Papers Published

  1. Snyder, M. R. and Knio, O. M. and Katz, J. and Le Maitre, O. P., Numerical study on the motion of microscopic oil droplets in high intensity isotropic turbulence, PHYSICS OF FLUIDS, vol. 20 no. 7 (2008) [doi] .
    (last updated on 2011/07/05)

    Abstract:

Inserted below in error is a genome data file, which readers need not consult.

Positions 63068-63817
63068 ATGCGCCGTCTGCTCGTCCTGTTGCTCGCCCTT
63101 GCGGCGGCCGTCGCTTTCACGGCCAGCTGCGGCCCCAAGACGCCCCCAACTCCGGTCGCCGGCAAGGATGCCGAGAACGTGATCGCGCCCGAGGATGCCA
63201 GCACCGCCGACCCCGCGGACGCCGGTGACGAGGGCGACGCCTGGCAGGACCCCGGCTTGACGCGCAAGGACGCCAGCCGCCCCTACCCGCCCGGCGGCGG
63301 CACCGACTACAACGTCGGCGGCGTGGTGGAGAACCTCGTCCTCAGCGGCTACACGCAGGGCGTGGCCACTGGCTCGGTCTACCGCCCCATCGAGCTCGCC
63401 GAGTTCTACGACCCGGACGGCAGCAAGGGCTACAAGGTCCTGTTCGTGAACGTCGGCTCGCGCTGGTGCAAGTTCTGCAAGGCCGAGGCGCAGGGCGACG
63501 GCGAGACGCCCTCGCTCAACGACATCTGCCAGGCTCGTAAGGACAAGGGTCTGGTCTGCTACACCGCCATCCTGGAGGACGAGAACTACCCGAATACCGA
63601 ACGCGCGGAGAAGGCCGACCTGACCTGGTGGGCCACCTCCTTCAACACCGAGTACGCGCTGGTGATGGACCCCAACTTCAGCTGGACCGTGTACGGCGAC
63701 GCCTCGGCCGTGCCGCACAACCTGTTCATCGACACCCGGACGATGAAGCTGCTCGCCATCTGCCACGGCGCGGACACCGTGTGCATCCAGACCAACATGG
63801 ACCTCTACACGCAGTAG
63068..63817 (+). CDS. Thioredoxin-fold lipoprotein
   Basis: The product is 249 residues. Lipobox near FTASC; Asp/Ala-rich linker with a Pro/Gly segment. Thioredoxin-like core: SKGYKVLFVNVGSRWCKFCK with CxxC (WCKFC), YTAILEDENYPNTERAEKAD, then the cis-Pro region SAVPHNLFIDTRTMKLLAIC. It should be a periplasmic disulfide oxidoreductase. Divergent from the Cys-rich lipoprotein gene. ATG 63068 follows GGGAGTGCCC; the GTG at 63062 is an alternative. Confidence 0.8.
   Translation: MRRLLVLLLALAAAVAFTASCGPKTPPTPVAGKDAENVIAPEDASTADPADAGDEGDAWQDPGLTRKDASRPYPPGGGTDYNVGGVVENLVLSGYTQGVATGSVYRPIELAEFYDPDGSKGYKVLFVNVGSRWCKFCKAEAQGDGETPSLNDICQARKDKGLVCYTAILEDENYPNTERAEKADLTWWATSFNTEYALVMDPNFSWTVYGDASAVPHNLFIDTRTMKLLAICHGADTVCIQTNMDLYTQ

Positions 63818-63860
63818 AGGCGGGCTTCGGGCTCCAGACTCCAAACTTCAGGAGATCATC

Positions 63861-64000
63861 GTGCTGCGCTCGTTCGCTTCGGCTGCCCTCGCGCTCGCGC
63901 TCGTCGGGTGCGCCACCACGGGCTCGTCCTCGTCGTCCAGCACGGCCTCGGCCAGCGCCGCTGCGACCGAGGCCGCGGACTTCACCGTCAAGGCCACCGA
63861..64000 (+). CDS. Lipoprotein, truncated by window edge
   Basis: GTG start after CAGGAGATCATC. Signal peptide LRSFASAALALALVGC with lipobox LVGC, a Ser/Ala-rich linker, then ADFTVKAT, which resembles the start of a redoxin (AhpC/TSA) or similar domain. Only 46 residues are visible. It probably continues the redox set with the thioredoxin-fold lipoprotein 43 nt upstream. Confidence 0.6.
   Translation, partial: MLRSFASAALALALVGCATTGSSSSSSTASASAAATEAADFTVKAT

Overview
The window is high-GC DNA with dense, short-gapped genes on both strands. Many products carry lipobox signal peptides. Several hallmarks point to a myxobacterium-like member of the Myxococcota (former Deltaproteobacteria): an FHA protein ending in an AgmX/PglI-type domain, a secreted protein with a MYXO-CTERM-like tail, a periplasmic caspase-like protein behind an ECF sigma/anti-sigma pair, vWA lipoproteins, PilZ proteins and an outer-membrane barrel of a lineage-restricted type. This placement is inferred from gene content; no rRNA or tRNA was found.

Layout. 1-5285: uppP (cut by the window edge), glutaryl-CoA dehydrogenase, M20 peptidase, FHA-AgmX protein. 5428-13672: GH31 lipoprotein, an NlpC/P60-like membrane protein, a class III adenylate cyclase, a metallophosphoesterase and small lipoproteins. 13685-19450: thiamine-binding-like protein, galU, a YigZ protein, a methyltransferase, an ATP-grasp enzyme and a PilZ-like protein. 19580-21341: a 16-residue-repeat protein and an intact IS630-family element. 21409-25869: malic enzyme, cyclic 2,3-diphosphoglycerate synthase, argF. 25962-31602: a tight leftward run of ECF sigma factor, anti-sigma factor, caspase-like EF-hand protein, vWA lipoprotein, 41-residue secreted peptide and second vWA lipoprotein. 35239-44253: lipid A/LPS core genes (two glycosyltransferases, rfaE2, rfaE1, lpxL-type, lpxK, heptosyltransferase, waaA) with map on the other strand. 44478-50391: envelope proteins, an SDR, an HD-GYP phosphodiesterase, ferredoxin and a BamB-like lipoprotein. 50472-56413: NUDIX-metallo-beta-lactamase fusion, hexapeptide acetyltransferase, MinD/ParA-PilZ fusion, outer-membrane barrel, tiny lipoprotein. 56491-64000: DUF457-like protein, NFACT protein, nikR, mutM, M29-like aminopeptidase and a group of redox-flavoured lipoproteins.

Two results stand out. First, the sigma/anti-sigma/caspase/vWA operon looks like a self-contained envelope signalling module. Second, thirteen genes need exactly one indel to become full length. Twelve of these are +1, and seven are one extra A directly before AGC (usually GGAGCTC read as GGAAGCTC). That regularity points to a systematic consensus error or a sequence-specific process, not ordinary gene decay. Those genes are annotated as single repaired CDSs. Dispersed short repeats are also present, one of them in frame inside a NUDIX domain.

The rise of small oil droplets in water under isotropic turbulence conditions is analyzed computationally. The effort focuses on the puzzling behavior observed by Friedman and Katz [Phys. Fluids 14, 3059 (2002)], namely, that the rise velocity of droplets smaller than 800 mu m in diameter is enhanced by turbulence, whereas the rise of larger droplets is suppressed. Specifically, the study explores whether these effects can be captured or explained using a simplified one-way coupling model that combines direct numerical simulation of the turbulent flow field with Lagrangian tracking of the droplets using a dynamical equation that accounts for buoyancy, virtual mass, pressure, drag, lift, and history forces. The computational method used is adapted from the model of Snyder [Phys. Fluids 19, 065108 (2007)], which showed excellent correlation between computational results and extensive experimental data for microbubbles in isotropic turbulence. The computed results indicate that, using the quasisteady, empirically determined drag and lift coefficients, one is unable to reproduce the experimentally observed droplet rise velocities. Numerical experiments on the effect of lift and history forces also indicate that, within a broad range of uncertainty, these forces do not account for the discrepancy between measured and computed trends. Guided by correlations obtained for the settling of heavy particles under high turbulence intensities, suppression of the drag and virtual mass coefficients for droplet diameters near ten times the Kolmogorov lengthscale was consequently postulated. Computed results indicate that, using this postulate, the simplified model is able to recover the observed enhancement of the mean rise of small droplets. These experiences underscore the difficulties in modeling the motion of small particles under high turbulence intensities, especially when the particle size is close to the turbulence microscale. (c) American Institute of Physics.